Wednesday, September 19, 2012

Getting closer to Schwartz's

(A Montreal landmark still worth visiting
though it's now owned, in part, by
Celine Dion's husband.)
When I was growing up, Schwartz's seemed miles away physically and sociologically, and its famous smoked meat was a bit spicy for my taste. Ours was more a Chalet Bar-B-Q family.

But as I've explored my native Montreal by bicycle on recent trips, I've been amazed at how close Boulevard St. Laurent (you'll know the street if you've read Mordecai Richler) is to downtown.  And I've grown to love smoked meat, medium.

Boulevard St. Laurent, home of Schwartz's, is often referred to locally as "The Main," and one sign of its importance to Montreal culture is that, even though public signs are by law supposed to be French-only here, banners and billboards tout "Le Main."  In addition to the smoked meat, it was a pleasure to talk about Philadelphia with the countermen and to say things like "Your brother is ... ? Well I know somebody who ... Why don't you give me a card?" I felt less like an interloper and more like I'd been sitting at the counter making deals for fifty years.

And it was nice to hear that amiable verbal swagger of Anglophone Montrealers speaking and conducting business in French, proud, I imagine, that they can function in multiple languages, when so many people I run into seem questionably able to function in one.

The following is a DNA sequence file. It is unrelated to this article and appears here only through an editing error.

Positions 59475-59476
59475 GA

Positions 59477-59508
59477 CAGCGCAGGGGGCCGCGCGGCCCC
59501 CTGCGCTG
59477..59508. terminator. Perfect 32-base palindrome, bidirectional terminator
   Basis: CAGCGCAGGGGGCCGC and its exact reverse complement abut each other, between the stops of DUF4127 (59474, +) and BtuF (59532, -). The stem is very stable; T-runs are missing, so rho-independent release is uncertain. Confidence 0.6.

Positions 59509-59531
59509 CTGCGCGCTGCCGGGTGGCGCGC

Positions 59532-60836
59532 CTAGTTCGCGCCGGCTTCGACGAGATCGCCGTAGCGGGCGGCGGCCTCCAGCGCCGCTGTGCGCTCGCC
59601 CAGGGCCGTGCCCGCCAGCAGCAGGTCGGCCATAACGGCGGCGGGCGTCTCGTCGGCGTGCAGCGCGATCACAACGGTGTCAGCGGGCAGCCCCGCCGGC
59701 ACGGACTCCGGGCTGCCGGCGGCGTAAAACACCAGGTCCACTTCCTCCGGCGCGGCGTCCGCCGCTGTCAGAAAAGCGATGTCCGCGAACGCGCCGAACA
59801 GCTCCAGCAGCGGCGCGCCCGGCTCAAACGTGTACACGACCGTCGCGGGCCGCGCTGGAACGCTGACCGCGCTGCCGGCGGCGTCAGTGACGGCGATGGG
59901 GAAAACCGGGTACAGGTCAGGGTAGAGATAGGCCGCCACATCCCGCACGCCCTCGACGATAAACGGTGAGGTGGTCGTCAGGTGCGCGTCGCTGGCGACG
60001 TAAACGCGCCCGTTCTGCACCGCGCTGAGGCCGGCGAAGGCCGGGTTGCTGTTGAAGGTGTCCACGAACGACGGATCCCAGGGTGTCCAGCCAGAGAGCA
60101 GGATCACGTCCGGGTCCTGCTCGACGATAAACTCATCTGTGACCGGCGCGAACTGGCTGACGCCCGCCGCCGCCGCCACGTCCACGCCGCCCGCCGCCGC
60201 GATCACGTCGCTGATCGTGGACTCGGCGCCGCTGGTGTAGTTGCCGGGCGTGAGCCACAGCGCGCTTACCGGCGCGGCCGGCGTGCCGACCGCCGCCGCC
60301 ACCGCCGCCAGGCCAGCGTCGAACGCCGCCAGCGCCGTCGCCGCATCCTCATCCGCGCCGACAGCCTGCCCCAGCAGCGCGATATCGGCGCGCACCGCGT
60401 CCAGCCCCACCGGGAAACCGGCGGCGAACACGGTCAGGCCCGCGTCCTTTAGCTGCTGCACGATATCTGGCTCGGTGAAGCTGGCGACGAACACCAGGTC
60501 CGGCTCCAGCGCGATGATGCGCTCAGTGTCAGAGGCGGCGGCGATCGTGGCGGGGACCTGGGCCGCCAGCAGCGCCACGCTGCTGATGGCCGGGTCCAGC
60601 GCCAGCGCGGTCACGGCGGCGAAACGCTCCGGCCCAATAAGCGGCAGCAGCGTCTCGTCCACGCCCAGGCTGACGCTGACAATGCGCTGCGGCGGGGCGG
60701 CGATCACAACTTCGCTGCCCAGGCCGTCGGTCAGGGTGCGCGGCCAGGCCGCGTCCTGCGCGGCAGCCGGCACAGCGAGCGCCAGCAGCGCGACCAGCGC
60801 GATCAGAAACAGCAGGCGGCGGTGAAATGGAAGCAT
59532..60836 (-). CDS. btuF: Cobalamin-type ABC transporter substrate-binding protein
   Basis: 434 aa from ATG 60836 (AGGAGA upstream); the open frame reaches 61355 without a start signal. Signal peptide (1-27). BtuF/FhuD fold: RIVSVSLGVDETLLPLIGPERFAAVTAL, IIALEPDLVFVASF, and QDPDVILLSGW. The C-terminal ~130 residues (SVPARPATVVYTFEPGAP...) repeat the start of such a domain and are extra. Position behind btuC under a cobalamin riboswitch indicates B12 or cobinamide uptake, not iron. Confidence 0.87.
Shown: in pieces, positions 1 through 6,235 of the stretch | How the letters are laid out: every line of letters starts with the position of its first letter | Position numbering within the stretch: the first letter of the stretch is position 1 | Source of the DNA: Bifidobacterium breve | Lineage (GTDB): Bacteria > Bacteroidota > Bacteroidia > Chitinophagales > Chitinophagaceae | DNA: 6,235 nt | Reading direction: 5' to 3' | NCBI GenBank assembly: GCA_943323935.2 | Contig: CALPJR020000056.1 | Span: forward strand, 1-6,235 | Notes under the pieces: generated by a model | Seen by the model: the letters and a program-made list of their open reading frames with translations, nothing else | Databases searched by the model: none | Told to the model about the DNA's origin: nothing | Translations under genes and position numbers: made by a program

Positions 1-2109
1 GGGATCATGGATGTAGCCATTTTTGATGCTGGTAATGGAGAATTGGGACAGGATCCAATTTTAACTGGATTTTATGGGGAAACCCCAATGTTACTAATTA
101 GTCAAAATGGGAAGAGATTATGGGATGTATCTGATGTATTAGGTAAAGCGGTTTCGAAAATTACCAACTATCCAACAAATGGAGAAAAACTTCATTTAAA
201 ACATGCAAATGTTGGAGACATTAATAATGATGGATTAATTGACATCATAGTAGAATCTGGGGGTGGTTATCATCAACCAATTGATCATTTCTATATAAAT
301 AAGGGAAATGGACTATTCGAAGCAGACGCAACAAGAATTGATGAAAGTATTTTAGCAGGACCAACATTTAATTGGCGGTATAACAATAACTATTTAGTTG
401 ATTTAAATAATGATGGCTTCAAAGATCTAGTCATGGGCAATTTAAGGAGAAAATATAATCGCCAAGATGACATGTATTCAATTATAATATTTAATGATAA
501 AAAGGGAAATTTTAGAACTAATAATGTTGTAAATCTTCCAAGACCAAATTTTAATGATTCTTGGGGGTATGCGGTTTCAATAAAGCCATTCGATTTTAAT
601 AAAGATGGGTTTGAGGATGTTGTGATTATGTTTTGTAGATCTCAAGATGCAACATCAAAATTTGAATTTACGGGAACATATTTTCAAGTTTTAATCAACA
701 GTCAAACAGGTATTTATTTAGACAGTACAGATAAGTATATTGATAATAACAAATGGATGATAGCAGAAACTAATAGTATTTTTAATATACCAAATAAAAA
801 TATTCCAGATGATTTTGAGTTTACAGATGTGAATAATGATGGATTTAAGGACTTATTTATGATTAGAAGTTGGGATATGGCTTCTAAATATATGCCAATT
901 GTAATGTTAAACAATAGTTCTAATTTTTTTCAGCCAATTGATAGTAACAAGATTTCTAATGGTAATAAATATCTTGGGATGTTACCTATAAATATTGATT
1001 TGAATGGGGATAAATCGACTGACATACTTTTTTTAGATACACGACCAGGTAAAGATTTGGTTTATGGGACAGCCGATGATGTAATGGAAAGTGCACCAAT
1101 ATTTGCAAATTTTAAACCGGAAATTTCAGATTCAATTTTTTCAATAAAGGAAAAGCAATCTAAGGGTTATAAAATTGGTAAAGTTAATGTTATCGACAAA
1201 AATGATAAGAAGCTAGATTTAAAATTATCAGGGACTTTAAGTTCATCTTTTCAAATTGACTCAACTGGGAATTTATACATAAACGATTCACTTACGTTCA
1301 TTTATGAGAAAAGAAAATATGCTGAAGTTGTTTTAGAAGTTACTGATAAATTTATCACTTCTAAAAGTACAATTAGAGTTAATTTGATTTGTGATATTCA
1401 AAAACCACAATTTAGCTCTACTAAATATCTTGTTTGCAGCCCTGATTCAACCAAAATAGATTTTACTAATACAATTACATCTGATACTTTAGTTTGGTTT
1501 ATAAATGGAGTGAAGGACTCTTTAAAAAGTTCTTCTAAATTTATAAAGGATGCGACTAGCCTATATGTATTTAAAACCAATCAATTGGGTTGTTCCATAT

Today, back to Philly.
As much as I like trains, at unpredictable intervals this trip back from Montreal was a good advertisement for the relaxed comfort of modern air travel. America needs to catch up with twentieth-century Europe and give passenger rail sufficient track to avoid congestion and enough track that it owns, so it does not have to surrender right of way to freight and other trains. And why did the WiFi connection work in the café car but not from my seat?

© Peter Rozovsky 2012

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Anonymous Anonymous said...

Great. Sounds like a wonderful delicatessen.

However, isn't anyone worried about cholesterol, clogged arteries and such?

Everyone I know middle-aged or older has totally modified their diets. No one goes to delis any more -- sad, but true. No one eats pastrami, corned beef or salami any more.

It's all grilled salmon and vegetables up here.

September 19, 2012  
Blogger Peter Rozovsky said...

Well, I did have a piece of salmon for dinner last night and a fruit salad and juice for breakfast this morning.

September 19, 2012  
Blogger Peter Rozovsky said...

And Schwartz's does offer the option of extra-lean smoked meat.

September 19, 2012  
Blogger John McFetridge said...

Try ordering the extra-lean, Peter. You might as well ask for the smoked and swiss cheese you could get at Ben's...

Sure, I can't go to a deli as often as I used to but I can't give it up completely.

And I like to hear about Anglos having some swagger in Montreal.

September 20, 2012  
Blogger Peter Rozovsky said...

Oh, yeah, they even thrust their chins out when they speak French. Or at least I imagine they do. I get the sentimental idea that Anglos who live and work and deal with people in Montreal are practical folks and speak French not because they necessarily give a rap about Quebecois culture and the version thereof peddled in the media, but because that's what they have to do. Speaking French in Schwartz's is an Anglophone Montrealer's way of living in the moment.

Sadly I am back in Philadelphia, so no medium, extra-lean, or extra fat for a while.

I also saw an exhibition of political cartoons at the McCord Museum. Aislin was in it, of course, with some gorgeous color drawings as well as the familiar black and white. And this guy Garnotte from Le Devoir is also pretty good.

September 20, 2012  

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